5 Types of Weight Loss Surgery: Which Type Is The Best?
With the surge of skinny models not only on the runway but on magazines, television and billboards as well, it’s no wonder why the public is getting increasingly conscious of their weight. A lot of teenagers and even adults have developed eating problems like anorexia nervosa and bulimia nervosa because of the society’s pressure to be thin and lean. Consequently, the weight loss industry is also booming in business. A method that is effective in weight loss and is richly debated nowadays is the weight loss surgery. People are commonly divided in two different sections when it comes to this topic: those that believe in natural weight loss methods and those that rely on science. No matter where you stand, learning about the five different types of surgery is also important in order to make better decisions in the future.
Types of Weight Loss Surgery
1. Roux-en-Y gastric bypass – The National Institutes of Health (NIH) identifies this type of bariatric surgery as an intervention for people who are suffering from severe obesity. In fact, it is one of the most typical bariatric surgeries performed in the United States. Most of the patients who have undergone this procedure lost 70 to 80 percent of their original weight. As if that’s not enough, health problems associated with obesity including sleep apnea, diabetes and high blood pressure were dramatically reduced by 96% after the surgery. This procedure is done by dividing the stomach into smaller sections while the small intestines are redirected to a newer pouch. Once the food ingested richest the pouch, the patient has a feeling of fullness earlier because of the smaller pouch even if they ate only small portions.
2. Laparoscopic Adjustable Gastric Banding – Otherwise known as the LAP-BAND system, this surgery does not involve re-routing, cutting or even stapling the stomach. It is considered to be the safest and possibly the least traumatic weight loss surgery. As its name suggests, it is done laparoscopically. The surgeon implants an inflatable silicone band to the upper stomach, which serves as the small outlet for food. Small incisions are created in the process. As a result, this reduces the amount of food that one can eat at any given time.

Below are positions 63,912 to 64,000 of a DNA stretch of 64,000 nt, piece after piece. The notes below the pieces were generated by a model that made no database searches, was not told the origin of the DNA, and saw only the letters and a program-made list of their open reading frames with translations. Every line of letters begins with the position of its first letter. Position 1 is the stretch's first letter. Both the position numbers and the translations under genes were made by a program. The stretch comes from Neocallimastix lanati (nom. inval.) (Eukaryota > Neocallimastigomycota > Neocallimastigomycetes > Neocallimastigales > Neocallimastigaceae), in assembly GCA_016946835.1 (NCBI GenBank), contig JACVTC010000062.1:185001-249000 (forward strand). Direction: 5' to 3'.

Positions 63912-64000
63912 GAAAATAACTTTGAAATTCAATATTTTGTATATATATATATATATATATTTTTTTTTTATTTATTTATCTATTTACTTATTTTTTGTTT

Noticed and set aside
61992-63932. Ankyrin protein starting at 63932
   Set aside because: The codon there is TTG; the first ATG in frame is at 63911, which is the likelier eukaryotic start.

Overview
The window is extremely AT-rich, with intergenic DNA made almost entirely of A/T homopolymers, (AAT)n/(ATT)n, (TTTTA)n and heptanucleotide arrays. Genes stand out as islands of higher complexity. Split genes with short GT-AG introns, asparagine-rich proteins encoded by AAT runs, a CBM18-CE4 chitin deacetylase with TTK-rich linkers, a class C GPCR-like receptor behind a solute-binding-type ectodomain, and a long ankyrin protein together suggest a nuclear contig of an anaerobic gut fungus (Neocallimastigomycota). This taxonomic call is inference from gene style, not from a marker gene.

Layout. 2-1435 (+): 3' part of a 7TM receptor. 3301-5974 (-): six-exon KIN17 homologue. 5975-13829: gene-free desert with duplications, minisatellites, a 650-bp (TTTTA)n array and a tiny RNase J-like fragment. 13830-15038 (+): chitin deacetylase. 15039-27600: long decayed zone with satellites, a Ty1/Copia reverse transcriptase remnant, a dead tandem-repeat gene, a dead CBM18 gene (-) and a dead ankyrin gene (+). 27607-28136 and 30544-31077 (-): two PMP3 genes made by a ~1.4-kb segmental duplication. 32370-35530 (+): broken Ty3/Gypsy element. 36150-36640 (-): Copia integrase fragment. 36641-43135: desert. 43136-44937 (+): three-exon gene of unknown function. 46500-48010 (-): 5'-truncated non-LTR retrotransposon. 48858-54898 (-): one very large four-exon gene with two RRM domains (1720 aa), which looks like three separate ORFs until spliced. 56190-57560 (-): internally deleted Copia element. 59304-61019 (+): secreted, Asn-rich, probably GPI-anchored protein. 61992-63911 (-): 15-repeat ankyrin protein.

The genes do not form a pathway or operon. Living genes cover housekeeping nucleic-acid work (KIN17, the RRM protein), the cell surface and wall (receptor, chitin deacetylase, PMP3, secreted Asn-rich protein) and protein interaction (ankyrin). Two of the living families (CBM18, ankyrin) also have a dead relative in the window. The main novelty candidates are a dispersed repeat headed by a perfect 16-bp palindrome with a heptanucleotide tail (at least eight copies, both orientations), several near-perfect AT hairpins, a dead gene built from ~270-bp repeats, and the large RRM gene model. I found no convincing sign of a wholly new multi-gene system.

3. Biliopancreatic Diversion – A surgery that involves removing part of the stomach and making a smaller pouch that is roughly 4-5 ounces in size. Most parts of the small intestines are bypassed and the stomach will be attached to the jejunum. This surgery results to a reduction in the absorption of calories in the body. The Biliopancreatic Diversion can be divided into two different stages with the sleeve gastrectomy as the first stage of surgery.
4. Laparoscopic Sleeve Gastrectomy – In this bariatric surgery, up to eighty five percent of the stomach is removed, thereby reducing stomach volume dramatically because of gastric restriction. The only parts of the stomach left intact is the nerves and the outlet valve (pylorus) in order to maintain the stomach’s functions. This method is not reversible so it is important to think thoroughly before undergoing this surgery. This is a recommended procedure for those with BMIs less than 35.
5. Intragastric Balloons – A weight loss surgery done by inserting a balloon into the fundus of the stomach. The balloon will stay there for no longer than six months. Accompanied by restricted diet, this method provides significant results in terms of reduction of weight. It is safe and poses no complications. The most common side effect of this method is heartburn, which was present in 53.12% of the patients used for clinical trials. However, it was intervened by pharmacologic therapy.
1. St. John Providence Health System (2007), “Weight Loss Options at St. Johns Providence Health System”, [online]
2. Genco, A. et al (2006),”BioEnterics Intragastric Balloon: a short-term, double-blind, randomised, controlled, crossover study on weight reduction in morbidly obese patients”, International Journal of Obesity, chapter 30 pgs. 129-133.5 Types of Weight Loss Surgery: Which Type Is The Best?,
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